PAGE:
Research reveals nearly 20% of food and drink businesses lack product recall plans

A survey of food and drink businesses across the UK by leading industry law firm Roythornes, has revealed that almost a fifth of companies in the sector are operating without a product recall plan.

Members of the Fresh Produce Consortium, The Food and Drink Forum, the British Frozen Food Federation, the Artisan Food Trail and Tastes of Anglia were asked about their product recall policies and plans.

The results show that nearly a fifth of respondents (18.5%) didn’t have any product recall procedures in place, and 60% do not include product recalls in their contractual agreements with suppliers.

In addition, 20% of participants that confirmed a product recall plan was in place, stated that they do not test the plan with trial recalls.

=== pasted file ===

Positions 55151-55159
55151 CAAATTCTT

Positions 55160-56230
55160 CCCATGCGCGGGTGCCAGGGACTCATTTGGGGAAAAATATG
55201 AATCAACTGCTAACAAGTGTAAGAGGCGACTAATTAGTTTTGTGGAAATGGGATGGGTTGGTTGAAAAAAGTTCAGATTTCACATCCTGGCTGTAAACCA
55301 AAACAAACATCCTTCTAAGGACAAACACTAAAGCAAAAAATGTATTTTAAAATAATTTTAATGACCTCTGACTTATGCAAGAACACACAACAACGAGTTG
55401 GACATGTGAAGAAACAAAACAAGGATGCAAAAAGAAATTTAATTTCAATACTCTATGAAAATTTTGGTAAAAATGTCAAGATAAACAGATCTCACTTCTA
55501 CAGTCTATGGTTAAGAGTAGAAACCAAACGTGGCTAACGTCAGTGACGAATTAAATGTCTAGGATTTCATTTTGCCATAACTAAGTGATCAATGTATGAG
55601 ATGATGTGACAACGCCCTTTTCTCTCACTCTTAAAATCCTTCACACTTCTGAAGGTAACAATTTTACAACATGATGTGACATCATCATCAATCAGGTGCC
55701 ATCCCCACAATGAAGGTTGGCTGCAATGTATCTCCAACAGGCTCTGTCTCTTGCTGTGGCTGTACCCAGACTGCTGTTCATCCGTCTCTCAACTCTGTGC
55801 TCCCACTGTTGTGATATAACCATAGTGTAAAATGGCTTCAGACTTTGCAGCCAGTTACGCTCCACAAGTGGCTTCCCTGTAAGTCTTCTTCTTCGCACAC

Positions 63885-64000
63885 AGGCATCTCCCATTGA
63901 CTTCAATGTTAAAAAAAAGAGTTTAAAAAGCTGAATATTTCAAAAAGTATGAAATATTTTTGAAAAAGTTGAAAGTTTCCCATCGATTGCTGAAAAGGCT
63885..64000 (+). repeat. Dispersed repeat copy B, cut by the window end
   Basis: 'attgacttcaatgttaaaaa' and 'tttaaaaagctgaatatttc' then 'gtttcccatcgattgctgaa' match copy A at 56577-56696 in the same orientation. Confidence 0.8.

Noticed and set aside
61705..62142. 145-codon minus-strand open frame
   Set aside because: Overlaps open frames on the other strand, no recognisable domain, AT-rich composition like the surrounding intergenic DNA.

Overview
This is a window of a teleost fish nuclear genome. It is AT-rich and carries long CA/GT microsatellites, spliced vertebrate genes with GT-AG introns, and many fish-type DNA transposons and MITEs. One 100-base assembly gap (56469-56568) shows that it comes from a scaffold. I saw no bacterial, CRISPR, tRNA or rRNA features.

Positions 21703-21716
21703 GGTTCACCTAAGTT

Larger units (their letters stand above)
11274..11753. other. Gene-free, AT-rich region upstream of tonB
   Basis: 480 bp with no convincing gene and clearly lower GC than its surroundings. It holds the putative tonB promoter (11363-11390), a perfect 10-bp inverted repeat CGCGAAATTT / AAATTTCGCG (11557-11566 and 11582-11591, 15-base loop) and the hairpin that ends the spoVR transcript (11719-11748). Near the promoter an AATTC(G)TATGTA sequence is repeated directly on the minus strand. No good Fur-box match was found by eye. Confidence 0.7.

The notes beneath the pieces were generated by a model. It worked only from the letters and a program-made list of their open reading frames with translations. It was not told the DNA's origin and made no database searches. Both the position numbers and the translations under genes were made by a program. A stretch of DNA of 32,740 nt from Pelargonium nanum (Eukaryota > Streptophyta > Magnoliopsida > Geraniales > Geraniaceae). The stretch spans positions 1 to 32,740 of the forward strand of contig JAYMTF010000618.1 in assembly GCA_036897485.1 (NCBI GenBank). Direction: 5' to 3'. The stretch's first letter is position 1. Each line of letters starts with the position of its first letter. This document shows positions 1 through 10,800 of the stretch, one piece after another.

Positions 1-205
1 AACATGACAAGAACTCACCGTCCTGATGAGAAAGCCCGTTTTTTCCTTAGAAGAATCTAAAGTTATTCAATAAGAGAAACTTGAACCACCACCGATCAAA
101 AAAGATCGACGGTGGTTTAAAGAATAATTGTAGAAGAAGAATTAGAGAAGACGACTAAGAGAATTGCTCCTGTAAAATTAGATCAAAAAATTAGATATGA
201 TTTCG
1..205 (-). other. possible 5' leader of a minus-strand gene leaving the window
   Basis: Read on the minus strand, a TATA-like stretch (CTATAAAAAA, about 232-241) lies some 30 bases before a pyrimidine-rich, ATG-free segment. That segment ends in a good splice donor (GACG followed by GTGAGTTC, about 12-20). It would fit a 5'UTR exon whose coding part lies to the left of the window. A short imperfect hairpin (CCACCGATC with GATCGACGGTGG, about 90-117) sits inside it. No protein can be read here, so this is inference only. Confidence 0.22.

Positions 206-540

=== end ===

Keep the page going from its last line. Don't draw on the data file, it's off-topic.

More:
Peter Bennett, head of the food and drink team at Roythornes, said: “The growing complexity of regulation and labelling requirements combined with the recent ‘scandals’ and incidents around food contamination has resulted in an increased sensitivity to food and drink product recalls.

“While the food and drink sector has, on the whole, always been concerned with safety and its reputation, it needs to evolve rapidly to develop comprehensive recall plans in light of heightened media interest in recent years.

He added: “It is promising that over 80% of business now have a plan in place, but the fact that so few test their plan or have media relations procedures in place means there is some way to go before the industry can say it has effectively dealt with this issue.”

The research indicates that 73% of food and drink manufacturers and producers do not have media and communications protocols in place should a recall be required. 

Mr Bennett continued: “Whether the company is big or small, policies and procedures need to be in place to ensure that the recall process runs as smoothly as possible, with the overall aim of protecting the consumer whilst preventing damage to the company name and reputation.”

A full version of the research can be downloaded here.